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Goodbye, Ye Olde Mechanical Drive?
Mechanical drives have been the mainstay of long-term PC memory of decades. Solid-state solutions have always been possible, but there were major limitations that made them impractical in comparison to mechanical disks, the largest of which was that manufacturers of solid-state memory simply didn't have the technology needed to make 3.5" or 2.5" solid-state drives capable of holding a respectable amount of content. Now, things have changed, and for the first time in history we have solid-state hard-drives which are practical for the consumer to buy and use in a mobile computer.
But it may not be time to dump your old mechanical drive just yet. Before deciding to switch to a solid-state drive, or purchase a laptop which uses a solid-state drive, it is important to understand what you should expect from this new technology.
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Mechanical Hard Drives - Not Dead Yet
Undoubtedly the largest advantage claimed by mechanical hard disks is massive amount of data they can store. While companies like Intel have been working hard to bring forward cutting-edge solid-state disks, mechanical hard-drive businesses like Western Digital haven't been resting on their laurels. The amount of hard-drive space available in laptop mechanical drives has exploded, making drives with 500GB of storage possible. For a laptop, which will likely never have to store memory-eating content like video games or high-definition movies, that is an incredible amount of storage.
The high amount of maximum storage available in a mechanical hard drive becomes even more appealing when price is considered. 500GB laptop hard disk can be purchased for just over $100 dollars, and even bigger mechanical hard drives are in the future. The constant expansion of mechanical hard drive storage space will surely keep prices low.
And don't count the old mechanical disks out when it comes to performance, either. While mechanical drives appear to be far worse than solid-state disks when the two are pitted against each other in IO meter drag races, those benchmarks represent server workloads, not the kind of work you'll be doing with a laptop. When it comes to things like reading and writing files, solid-state disks are often more of a mixed bag. They can read very quickly, but their write speeds are often low.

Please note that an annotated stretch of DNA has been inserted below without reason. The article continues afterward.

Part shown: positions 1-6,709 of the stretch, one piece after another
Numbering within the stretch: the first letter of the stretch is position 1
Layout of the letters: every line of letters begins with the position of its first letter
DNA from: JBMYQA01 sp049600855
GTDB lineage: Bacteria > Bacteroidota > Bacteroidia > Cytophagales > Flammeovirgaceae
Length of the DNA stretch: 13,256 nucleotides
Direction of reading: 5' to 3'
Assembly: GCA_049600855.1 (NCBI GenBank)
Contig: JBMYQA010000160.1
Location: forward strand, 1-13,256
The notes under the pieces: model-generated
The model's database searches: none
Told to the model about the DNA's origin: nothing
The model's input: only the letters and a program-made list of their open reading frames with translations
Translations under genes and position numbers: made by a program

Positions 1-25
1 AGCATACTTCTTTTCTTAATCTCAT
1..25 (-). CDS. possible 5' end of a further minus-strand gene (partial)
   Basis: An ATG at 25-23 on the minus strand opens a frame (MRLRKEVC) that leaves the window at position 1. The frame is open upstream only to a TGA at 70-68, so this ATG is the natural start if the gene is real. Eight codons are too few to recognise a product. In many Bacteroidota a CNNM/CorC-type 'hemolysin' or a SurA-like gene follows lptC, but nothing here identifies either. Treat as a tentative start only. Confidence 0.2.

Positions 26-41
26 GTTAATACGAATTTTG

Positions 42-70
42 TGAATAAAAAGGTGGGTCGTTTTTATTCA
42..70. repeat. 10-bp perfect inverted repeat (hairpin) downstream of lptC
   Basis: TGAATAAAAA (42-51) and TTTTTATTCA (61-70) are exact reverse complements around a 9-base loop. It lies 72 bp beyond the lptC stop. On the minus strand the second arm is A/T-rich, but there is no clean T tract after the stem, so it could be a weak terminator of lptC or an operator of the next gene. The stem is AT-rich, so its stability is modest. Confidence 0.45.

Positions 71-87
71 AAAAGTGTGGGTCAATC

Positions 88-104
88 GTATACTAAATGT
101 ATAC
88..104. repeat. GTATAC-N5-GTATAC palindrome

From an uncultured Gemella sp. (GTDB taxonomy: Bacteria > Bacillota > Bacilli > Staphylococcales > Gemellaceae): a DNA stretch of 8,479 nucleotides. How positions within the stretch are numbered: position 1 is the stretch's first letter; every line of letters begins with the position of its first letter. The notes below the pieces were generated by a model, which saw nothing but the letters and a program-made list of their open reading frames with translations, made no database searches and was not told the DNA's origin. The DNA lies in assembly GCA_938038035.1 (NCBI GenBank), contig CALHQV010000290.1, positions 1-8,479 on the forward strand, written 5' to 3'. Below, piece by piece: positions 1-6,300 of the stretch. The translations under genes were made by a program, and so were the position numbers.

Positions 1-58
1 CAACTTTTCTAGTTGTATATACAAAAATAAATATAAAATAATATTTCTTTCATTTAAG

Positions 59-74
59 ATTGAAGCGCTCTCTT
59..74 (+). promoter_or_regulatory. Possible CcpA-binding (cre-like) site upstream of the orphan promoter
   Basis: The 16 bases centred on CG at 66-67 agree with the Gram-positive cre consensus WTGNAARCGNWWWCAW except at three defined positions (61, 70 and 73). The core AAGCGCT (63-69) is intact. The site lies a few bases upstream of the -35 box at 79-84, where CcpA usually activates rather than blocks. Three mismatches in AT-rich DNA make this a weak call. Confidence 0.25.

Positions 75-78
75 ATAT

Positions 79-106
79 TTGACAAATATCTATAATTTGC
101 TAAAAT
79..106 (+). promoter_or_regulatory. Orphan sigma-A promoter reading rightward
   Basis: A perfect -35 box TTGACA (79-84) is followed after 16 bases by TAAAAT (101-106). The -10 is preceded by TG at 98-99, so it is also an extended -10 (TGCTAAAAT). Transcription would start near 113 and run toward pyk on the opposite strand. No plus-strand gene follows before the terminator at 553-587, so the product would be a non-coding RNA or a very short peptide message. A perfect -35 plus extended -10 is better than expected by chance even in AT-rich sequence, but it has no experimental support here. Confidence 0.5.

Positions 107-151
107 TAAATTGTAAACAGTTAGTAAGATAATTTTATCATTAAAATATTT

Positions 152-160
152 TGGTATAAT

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In With The New
Despite the low write speeds of many solid-state drives, the performance of solid-state disks is still very good. The largest advantage is in random access scenarios. This proves useful when first opening a program. It will load quicker, resulting in a snappier feel. The best solid state drives are also quite competent in straight file copy drag races.
Performance, however, is the least of the reasons to make the switch. Practicality can be just as important, and in comparison to mechanical hard drives, solid-state disks offer a number of perks.
Even the cheapest solid state drives still cost around $200 dollars for 80GB, so price isn't that perk. However, because laptops take a lot of punishment, the lack of moving parts among solid-state disks is important. Mechanical drives in hard disks stand a chance of being damaged whenever the laptop is suddenly and rapidly moved, or even if the laptop is picked up by an edge, allowing the chassis of the laptop to flex. Because of this, many laptops now include anti-shock features which halt mechanical drives when they detect that the laptop is being moved. These protections help, but they also cause the entire laptop to freeze momentarily, which can be an annoyance. With a solid state hard drive, you can deactivate the feature without worry.
Power consumption is also much lower with solid-state hard drives. Samsung solid state disks, for example, typically use a fourth of the power of Samsung mechanical drives. This means your battery will last longer. Noise and vibration are nearly non-existent, as well, which is great for people who bring their laptops to classrooms and meetings.
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Time To Buy?
Ultimately, the massive difference in price will make the decision for many of you. Many people either can't or won't accept the $200-$300 dollar price gap between a good mechanical hard disk and a solid state drive. If you are mostly interested in value, or simply can't see the advantage in spending as much money on a hard drive as you might spend on an entry-level laptop, then sticking the mechanical drives will make far more sense.
That said, the premium associated with solid state drives does buy the user some worthwhile advantages. The increase in performance is nice, but the better battery life and reliability are probably far more important to laptop users. For true road-warriors, the confidence that a solid state drive brings may be invaluable.